January Bookcano: Hex by Thomas Olde Heuvelt

Yeah! It’s the first edition of Bookcano 2017, the annual book challenge my sister Dallas and I create with a different theme each month. This month’s theme is “A book Mom picked for us” and though Mom could have been diabolical, she picked the book I’ve most wanted to read for months.

Thanks Mom!


I have truthfully lusted after this book for many months, but then that pesky Christmas moratorium on buying books and I just had to hope that someone would leave it under my Christmas tree.

Here’s the main lesson to be learned from HEX: Whatever you do, no matter what, NEVER startle the witch!

Image result for witch l4d2
This witch. That witch. Any witch. Seriously. Don’t piss ’em off. (source)

HEX has a startlingly originally premise. A modern New England town is being haunted by a witch, a ghostly yet corporeal being that’s been chilling in Black Spring for 300-odd years. She had a bad death, as accused witches often did back in colonial times. Her eyes and lips are stitched shut, and the all the residents know that should her eyes ever open, the shit will really hit the fan.

Sounds like a kind of easy problem to subvert. Just leave right? Move out of Black Spring and find some other, less haunted town to live in. Well, here’s the kicker: the residents can’t leave. They’re bound for life, and if they leave for any length of time, visions of horror and thoughts of suicide haunt them until they either return or bite it.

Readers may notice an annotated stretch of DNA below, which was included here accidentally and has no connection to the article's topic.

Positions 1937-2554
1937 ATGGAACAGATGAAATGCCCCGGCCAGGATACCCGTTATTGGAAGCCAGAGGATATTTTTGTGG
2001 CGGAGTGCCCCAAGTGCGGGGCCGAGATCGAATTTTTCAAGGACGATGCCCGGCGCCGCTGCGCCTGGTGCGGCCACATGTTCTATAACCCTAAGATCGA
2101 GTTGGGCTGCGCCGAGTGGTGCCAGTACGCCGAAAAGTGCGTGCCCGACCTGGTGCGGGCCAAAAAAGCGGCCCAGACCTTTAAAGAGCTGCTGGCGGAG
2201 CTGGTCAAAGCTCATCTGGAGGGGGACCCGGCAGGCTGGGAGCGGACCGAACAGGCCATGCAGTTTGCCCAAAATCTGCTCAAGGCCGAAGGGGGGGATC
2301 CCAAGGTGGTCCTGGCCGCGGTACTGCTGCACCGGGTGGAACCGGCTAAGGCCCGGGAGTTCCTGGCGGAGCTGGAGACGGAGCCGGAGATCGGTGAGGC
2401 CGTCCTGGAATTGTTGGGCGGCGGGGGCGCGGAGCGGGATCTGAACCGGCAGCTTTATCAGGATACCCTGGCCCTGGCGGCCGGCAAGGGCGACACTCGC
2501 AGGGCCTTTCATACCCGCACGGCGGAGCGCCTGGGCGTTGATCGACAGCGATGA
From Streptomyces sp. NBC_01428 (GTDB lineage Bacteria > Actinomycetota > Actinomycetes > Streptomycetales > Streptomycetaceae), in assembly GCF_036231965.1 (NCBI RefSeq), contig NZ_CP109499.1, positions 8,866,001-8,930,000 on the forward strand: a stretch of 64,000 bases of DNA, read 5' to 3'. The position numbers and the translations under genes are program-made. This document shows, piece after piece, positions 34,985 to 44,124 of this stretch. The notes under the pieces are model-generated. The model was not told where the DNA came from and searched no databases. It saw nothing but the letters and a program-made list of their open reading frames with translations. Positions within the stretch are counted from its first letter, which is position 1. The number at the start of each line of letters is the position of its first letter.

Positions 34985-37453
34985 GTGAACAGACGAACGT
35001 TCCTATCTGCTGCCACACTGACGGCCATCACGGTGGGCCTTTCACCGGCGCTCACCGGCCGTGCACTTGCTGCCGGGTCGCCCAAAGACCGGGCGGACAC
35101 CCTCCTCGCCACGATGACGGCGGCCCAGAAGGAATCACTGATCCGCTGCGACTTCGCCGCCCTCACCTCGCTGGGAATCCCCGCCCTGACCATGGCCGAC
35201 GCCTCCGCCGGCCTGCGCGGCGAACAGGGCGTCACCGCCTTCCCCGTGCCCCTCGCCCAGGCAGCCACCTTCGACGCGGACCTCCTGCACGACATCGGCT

Longtime residents of Black Spring accept the status quo and the existence of the supernatural. It doesn’t take much convincing once the witch appears in your backyard or bathroom.

An important thing to know about this book is that it was originally published in 2013 and translated from its original Dutch into English. The setting was also changed from the Netherlands to America. It makes for some awkward, and sometimes senseless, analogies and phrasing. Despite a few quibbles with the writing style, which only occasionally veers into King-esque bombast, the story is engaging, original, and ultimately a pretty creepy read.

When the ultimate furor erupts, the lesson is a little on the nose (yep, humans get hysterical, witch hunts ensue, scapegoats get blamed, and the populace is appeased), but the madness has a point: we may think we’re living in a modern society where Salem can never happen, but our nature is to take fear and thrust it on the bogeyman of the day, whether it’s Muslims, immigrants, terrorists, gender transgressors, or women wearing trousers. Maybe the tools we use to torture and bully are different (social media and the internet has made it easy for us to join outrage without consequence or truth), but we still struggle every day against that impulse.


  • This also fulfills “H” on my #LitsyAtoZ challenge. Join Litsy! Handle @respekt1111
  • There’s a lot of boob violence in this book. Ouch.


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